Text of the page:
By the third session the party had decided, that there were most likely a cult at work here, and the roots of the cult lay either with the monks worshipping the fallen angel a few decades back, or with the baron’s dusky-skinned West-Indian wife. This all got turned topsy-turvy, when during a brawl with the Baron’s guards, the guard captain Alistair seemingly lost control, flashed snakelike eyes, and spit poison in the eyes of a party member. After a brief scuffle, the majority of the party found themselves behind lock and key in the Baron’s dungeon.

Finding an escape rout from the dungeon in the form of a secret passage, the party came across something monstrous living in the sewer system beneath the Baron’s keep. The barely manage to escape with their lives. The party seeks refuge in the town, only to come across more horror and evidence of depravity. At the end of the game session they decide to retreat into the woods, where the Baron’s son (supposedly a nitwit) has taken refuge with a small group of men loyal to himself.

The next session sees the group make plans on ridding the barony of Witchingham of the evil that has infested both the village, and the keep. The party decides on a two-pronged attack, where the Baron’s son Christopher leads his men into the keep through a secret passage, and occupies the guards, while the player characters go in through the sewer entrance discovered earlier. The two attacking forces will meet up “in the middle”, and go from there.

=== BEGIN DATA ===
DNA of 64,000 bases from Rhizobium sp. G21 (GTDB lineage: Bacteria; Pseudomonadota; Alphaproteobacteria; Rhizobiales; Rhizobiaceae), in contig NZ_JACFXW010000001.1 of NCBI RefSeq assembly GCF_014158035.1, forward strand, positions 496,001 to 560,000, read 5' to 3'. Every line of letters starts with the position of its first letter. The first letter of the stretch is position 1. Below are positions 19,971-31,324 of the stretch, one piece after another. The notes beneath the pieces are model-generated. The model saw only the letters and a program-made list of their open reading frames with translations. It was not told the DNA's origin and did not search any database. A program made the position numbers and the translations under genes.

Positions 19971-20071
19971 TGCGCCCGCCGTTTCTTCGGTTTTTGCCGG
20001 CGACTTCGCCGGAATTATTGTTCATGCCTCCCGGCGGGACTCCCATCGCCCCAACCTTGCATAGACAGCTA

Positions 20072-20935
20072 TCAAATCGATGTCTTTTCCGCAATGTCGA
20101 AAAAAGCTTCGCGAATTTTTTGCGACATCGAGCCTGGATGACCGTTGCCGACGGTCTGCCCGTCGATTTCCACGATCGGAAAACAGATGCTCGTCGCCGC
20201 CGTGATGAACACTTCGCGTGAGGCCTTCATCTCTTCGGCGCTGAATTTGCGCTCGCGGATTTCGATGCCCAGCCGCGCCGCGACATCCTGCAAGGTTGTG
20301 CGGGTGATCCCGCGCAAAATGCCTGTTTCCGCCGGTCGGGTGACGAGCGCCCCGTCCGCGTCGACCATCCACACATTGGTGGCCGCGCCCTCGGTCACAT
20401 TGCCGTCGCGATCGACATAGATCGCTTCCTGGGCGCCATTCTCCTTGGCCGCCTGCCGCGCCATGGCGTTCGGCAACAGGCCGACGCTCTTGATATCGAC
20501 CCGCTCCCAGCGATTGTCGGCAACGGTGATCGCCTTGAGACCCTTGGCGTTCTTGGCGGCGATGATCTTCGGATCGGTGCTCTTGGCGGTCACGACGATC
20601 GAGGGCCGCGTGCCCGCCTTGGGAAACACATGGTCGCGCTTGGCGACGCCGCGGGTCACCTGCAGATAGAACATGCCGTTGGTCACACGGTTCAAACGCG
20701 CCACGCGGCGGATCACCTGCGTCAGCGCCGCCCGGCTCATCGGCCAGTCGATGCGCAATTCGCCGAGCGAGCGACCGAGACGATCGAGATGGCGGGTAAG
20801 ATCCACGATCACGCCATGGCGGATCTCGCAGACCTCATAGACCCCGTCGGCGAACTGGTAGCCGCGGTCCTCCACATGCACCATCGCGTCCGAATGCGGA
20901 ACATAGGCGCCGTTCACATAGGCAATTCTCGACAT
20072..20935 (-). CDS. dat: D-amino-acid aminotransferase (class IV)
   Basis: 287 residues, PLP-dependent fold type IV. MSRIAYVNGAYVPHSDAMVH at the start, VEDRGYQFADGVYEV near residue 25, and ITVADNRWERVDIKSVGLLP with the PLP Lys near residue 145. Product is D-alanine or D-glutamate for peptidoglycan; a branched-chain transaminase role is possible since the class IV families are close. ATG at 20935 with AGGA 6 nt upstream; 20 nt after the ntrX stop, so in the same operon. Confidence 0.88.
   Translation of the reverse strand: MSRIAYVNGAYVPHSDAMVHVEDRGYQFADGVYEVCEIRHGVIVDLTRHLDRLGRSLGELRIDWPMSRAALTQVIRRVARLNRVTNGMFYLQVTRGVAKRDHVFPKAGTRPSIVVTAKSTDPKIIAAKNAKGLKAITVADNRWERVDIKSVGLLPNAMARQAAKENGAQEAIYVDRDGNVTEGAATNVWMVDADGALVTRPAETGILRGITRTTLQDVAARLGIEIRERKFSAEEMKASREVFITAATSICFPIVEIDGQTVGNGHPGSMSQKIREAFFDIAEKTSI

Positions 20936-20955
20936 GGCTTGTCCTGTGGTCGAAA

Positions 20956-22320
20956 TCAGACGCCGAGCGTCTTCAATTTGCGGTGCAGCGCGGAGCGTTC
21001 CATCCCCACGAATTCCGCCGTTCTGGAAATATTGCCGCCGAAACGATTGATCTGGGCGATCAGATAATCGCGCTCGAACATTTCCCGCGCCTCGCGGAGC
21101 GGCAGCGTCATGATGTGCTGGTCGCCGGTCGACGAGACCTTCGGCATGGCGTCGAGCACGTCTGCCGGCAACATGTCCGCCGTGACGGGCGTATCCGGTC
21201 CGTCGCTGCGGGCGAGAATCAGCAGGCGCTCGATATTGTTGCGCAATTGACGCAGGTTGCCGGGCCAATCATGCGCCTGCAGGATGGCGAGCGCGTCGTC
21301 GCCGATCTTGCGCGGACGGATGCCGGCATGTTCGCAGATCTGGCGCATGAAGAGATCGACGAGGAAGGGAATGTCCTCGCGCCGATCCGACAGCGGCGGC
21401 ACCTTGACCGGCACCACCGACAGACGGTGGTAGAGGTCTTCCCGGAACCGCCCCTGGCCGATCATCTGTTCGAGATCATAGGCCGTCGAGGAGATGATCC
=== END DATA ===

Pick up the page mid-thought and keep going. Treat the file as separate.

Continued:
The plan seems sound, but still almost manages to get derailed, when the player characters come across a third party making byways into the keep. This third party is evidently linked to the men encountered at the inn (game session one), and it seems they also have some kind of grudge against the poor Baron (at this time suspected by the players dead or incarcerated by his own men)

Furious room to room fighting breaks out in several parts of the keep. The fighting culminates in the throne room, where the last of the Baron’s men, and the third attacking force meet grizzly ends at ends of the swords of Christopher’s men and player characters. In the aftermath, Christopher turns coat, and tries to kill the party, almost succeeding in killing off Pearl. Christopher flees into the dungeon beneath the castle, where he hides out while the pursuing player characters come across inhuman robed things, scuttling crablike monstrosities, and devilish traps. Christopher is finally caught trying to sneak out the back way. He fires a shot with his pistol, that ends the life of yet another player character, but is cornered by the Witchfinder Pennycock. Pennycock goes down fighting, and for a moment it looks like Christopher is going to make his escape, when a tentacled monstrosity reaches out of a hidden pool, grabs Christopher and rips him in pieces.

The party decides this beastie is too much to tackle in one go, and retreat to lick their wounds.

Next game this Sunday.